Police work to build positive relationships with community - WNEM TV 5

Police work to build positive relationships with community

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FLINT, MI (WNEM) -

With unrest across the country regarding police involved shootings, local police are trying to build positive relationships with their community.

Police in Mid-Michigan are trying to bridge the gap between their departments and the communities they serve to promote positive relationships.

Flint police sat down with community members Wednesday morning for a fellowship breakfast.

"Any time you can talk to people in the community that you have not yet met, it's a good thing," Flint Police Capt. Collin Birnie said.

The meeting was designed to be an exchange of dialogue to ease tensions and speak on solutions that will benefit Flint from an array of police violence on unarmed black men that has taken the headlines in many cities recently.

"That is the hope for us to say that enough is enough. Here in Flint we try to be on the front end so that we don't have to see those things happening," said Rev. Jeffery Hawkins, pastor at Prince of Peace Missionary Baptist Church.

Hawkins knows about gun violence all too well. Two of his songs fell victim to the streets on two separate occasions. Although it wasn't at the hands of police, he's committed to cleaning up any unnecessary loss of life.

"The death of my son made me angry, but it didn't make me bitter. It made me angry enough to say let me do something about this. And we don't want to see this happen to any other family or any other child," Hawkins said. "I believe if we come together and improve relationships to be able to sit down and break bread with communities and law enforcement continues to build those relationships so we don't have to keep seeing this stuff happen over and over again."

For that reason Birnie is grateful for the meeting because it's another example that he and his fellow officers have something special in Flint.

"Thankful that we have the relationship we do with our community and of course there is always room for improvement. There always is and that's what today is about," Birnie said.

Genesee County Sheriff Robert Pickell has a theory on what happened in both Charlotte and Tulsa. He believes a failure by police officials to act has led to the escalation of violence across the country.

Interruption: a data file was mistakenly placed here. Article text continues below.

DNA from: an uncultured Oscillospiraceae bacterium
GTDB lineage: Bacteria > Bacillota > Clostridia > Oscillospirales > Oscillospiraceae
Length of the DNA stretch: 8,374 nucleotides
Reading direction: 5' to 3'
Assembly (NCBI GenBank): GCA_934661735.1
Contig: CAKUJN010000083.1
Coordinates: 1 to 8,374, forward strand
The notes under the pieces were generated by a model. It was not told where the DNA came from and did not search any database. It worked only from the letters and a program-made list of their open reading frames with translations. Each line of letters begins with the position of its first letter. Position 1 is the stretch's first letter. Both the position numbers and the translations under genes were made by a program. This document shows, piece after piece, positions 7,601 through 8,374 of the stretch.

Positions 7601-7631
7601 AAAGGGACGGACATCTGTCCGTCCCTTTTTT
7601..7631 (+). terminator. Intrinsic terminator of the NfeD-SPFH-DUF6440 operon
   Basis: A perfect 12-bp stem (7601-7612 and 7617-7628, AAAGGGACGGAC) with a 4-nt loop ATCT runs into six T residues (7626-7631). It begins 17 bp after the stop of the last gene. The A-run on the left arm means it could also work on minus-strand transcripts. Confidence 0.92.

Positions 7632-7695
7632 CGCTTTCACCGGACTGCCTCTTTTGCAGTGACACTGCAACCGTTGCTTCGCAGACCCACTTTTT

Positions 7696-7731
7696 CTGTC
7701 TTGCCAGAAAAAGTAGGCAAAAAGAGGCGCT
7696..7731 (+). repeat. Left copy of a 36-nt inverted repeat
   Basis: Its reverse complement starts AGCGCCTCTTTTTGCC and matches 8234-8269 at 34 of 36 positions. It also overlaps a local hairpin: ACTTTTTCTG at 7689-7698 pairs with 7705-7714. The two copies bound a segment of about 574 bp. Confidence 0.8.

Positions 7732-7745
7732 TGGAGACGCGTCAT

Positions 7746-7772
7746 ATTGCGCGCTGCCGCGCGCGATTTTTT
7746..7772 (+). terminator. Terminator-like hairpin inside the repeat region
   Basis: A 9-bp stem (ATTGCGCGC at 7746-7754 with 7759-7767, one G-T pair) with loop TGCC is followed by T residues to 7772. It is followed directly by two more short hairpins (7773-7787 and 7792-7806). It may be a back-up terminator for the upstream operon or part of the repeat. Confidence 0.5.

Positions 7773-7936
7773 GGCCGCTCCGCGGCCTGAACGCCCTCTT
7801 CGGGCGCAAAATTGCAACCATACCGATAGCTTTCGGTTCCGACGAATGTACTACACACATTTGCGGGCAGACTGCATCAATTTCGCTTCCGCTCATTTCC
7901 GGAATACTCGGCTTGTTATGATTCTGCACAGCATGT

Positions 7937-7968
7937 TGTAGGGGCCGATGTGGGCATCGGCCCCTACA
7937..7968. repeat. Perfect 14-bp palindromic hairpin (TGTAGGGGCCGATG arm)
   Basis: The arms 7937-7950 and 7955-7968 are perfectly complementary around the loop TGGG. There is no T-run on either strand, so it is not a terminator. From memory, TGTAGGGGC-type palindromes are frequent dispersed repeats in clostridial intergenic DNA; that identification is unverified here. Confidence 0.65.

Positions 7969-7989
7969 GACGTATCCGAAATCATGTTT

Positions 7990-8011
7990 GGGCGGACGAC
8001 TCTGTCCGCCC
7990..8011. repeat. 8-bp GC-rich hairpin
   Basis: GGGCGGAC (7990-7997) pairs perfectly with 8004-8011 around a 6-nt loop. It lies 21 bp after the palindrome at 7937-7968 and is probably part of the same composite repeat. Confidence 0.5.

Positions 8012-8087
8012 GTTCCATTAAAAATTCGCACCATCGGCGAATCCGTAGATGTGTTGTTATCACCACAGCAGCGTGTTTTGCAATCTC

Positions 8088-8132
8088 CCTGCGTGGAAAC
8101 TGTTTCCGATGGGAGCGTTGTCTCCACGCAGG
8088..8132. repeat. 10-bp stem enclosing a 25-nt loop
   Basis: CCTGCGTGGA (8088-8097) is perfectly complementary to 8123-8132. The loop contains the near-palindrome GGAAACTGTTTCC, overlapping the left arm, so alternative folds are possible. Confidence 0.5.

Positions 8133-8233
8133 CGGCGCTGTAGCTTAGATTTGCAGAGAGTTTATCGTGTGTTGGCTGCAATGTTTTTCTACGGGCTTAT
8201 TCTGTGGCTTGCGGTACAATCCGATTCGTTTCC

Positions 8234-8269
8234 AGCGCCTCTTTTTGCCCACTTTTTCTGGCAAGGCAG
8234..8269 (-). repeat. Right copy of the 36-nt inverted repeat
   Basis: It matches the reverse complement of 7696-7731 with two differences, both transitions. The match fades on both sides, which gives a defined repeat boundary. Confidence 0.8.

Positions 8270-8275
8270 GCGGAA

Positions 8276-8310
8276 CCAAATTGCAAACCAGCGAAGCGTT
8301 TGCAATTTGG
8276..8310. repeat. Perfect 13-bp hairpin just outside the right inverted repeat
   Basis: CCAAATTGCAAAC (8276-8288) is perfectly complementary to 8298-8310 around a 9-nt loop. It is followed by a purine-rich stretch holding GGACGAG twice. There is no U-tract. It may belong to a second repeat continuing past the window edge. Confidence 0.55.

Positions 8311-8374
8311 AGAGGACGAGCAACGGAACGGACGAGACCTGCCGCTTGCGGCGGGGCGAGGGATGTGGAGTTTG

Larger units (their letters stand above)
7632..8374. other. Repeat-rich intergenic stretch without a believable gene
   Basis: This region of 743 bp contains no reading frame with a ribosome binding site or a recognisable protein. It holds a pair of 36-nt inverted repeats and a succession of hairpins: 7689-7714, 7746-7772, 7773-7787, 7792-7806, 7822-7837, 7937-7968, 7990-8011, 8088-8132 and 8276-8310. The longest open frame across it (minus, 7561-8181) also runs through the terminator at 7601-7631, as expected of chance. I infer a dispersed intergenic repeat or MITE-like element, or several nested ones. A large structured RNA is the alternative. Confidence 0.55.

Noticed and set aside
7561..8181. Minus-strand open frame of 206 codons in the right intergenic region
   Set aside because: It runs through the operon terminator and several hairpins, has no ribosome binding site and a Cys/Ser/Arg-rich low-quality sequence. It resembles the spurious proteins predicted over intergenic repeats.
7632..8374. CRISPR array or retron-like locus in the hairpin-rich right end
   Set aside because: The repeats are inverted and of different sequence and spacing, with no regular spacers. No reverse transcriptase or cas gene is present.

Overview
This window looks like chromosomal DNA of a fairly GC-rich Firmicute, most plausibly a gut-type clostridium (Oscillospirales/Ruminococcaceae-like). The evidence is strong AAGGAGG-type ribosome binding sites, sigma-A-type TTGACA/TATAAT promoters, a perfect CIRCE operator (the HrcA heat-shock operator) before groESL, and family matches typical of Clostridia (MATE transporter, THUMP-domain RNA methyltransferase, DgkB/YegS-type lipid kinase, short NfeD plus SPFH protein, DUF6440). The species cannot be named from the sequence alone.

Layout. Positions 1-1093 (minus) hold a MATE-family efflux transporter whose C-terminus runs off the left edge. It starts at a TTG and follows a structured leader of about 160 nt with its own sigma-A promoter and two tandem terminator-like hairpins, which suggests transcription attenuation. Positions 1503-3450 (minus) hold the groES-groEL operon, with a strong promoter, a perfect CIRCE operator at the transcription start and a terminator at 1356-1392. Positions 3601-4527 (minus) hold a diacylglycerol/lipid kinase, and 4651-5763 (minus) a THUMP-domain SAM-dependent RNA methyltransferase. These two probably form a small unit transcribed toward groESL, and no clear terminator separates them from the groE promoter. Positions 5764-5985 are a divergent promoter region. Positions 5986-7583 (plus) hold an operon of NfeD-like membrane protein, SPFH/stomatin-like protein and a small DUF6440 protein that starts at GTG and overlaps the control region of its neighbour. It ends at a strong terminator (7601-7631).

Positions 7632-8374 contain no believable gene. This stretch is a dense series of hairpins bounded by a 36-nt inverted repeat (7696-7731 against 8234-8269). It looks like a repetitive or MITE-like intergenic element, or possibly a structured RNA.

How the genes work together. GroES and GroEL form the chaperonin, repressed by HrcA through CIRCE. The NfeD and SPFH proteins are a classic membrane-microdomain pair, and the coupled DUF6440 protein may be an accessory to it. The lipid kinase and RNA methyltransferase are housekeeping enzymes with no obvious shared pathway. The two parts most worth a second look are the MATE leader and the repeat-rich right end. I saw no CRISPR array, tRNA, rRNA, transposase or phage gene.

"Being a police officer you have so much power, so much authority. You have more power than a Supreme Court Justice because I can snatch your freedom away from you in a second where a Supreme Court Justice has to write a court order to do anything. And that's why we have to have people who are well-trained and understand the human interaction with people," Pickell said.

LeCretia Roscoe, resident, said the recent acts of violence are troubling.

"Police are supposed to be there to help us and when we're obeying the laws and the rules then we should not be gunned down. We shouldn't be hurt if we're obeying the rules," Roscoe said.

She attended an impromptu meeting with Michigan State Police Trooper William Smith. Smith is the community service trooper with MSP's Tri-City Post.

"We're doing everything that we can in our power to get to our communities and make sure that that trust and that relationship is there. So if we do approach you on a traffic stop, you know 'oh hey, that's Trooper Smith. I know him,'" Smith said.

He said he believes there are great residents throughout the Great Lakes Bay Region.

"If you look in the city of Saginaw, crime rates have declined over the last 10 years. It's not just because we're locking more people up. It's because we're working together as a community and we're identifying problems and we're taking action on those problems together," Smith said.

As for Roscoe, she said she has faith in the men and women behind the badge.

"I believe I obey the rules and I believe our police will try to do what is right because they see what's going on around the world," she said.

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